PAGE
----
As indicated above, BFT calculates that this amounts to an additional 98 hours of work performed over the course of a standard 196-day work year – 1568 hours vs. 1470 hours. BFT argues that,  "it is self-evident that an employee who receives a $50,000 salary to perform 1568 hours of work is less well-compensated than an employee who receives the same $50,000 salary to perform 1470 hours of work. Recognition of this fact must underpin any analysis comparing BPS instructional salaries against those of comparable employers."  (BFT Br. at p. 8).  BFT's argument in this regard is persuasive.

 

However, as indicated above, SBBC argues that BFT's position in this regard is "fatally flawed" because the District proposed in bargaining to reduce the teachers' work day to 7 1/2 hours and BFT rejected the proposal.  Nevertheless, it is observed that the rejection of the District proposal does not change the fact that Brevard teachers currently work an 8 hour day, whereas all but one of the remaining 6 comparable districts work a 7 1/2 hour day.  It is concluded that it is appropriate to consider the longer work day when comparing salaries against those of comparable employers.

 

In addition, BFT asserts that starting salaries, on the other hand, are a more useful metric. Thousands of new teachers are hired around the state of Florida every year, and differences between starting salaries among districts is obviously a primary consideration in these teachers’ employment decisions. BFT observes that, even using the Board’s comparability analysis, BPS ranks seventh out of the nine districts examined in the Board’s comparability analysis in total annual starting salary, even without taking the increased workday in BPS into consideration.  BFT's position and data on this point are compelling.

 

BFT argues that its comparability analysis is significantly more robust and more credible than the Board’s. It is supported by documentation from the relevant collective bargaining agreements and official statistics of the Florida Department of Education rather than "hearsay." (BFT Br. at p. 9; BFT # 7, 8).

 

Moreover, to give a fuller picture of teachers’ career salary trajectories across comparable districts, the Union’s analysis looks not only at starting salaries, but also at 5, 10, and 15 years of experience. The Union’s analysis also looks at the median salary in each comparable district in addition to the average salary. By virtue of its definition as the middle value in a distribution of data, the median salary is immune to the effects of outliers and other skews in the overall distribution of salaries and therefore a better representation of a “typical” teacher’s salary than the average salary.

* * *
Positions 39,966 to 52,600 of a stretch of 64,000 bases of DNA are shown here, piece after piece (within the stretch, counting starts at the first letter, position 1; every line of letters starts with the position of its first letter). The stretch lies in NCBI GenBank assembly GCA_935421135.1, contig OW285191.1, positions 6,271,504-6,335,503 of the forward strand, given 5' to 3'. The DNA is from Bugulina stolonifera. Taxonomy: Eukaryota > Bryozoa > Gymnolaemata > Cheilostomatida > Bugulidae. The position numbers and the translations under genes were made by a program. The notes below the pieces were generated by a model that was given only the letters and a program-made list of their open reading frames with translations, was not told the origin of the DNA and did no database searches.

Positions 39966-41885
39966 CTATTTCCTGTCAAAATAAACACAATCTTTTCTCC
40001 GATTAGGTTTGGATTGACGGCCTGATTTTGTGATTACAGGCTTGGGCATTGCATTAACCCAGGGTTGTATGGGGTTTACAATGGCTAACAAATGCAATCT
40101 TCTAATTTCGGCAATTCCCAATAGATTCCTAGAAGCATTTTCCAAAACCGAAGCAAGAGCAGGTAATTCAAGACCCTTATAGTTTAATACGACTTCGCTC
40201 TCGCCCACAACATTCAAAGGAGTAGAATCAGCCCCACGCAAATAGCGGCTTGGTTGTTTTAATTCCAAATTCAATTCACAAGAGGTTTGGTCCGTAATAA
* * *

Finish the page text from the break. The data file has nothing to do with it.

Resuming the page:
SBBC presented data that supported a different conclusion - i.e., that the Brevard School District ranks very high in comparison with contiguous districts in terms of teachers’ compensation.  BFT correctly points out that SBBC CFO Zuercher testified that she obtained the various salaries, salary adjustments, and insurance contributions shown in its analysis by contacting her counterparts in other districts directly and asking them.

 

However, as noted by BFT, none of these communications nor any other documentary form of evidence in support of the figures in question were offered into the record. BFT argues that, "not only does this omission render Ms. Zuercher’s testimony on comparability essentially an elaborate form of hearsay, but it also fails to provide the Special Magistrate with any means of verifying the validity of her analysis."  BFT points out further that BFT that many factors that could skew the results for any particular comparable district. (BFT br. at p. 8).  BFT's argument is more compelling and supports giving greater weight to its data and conclusions in this regard.

 

BFT presented data establishing that BFT compensation for instructional personnel in BPS is at the bottom among comparable districts in almost every metric.  BFT concludes, from the information provided, that three conclusions can be drawn:

  • Teacher compensation in BPS is significantly below the average among comparable districts in every metric.

  • Despite having the most experienced workforce, instructional personnel in BPS enjoy some of the lowest mean and median salaries among comparable districts.

 

At no point in the first fifteen years of his or her career can a teacher expect to be better compensated with BPS than with any comparable districts.  This conclusion was not rebutted by SBBC.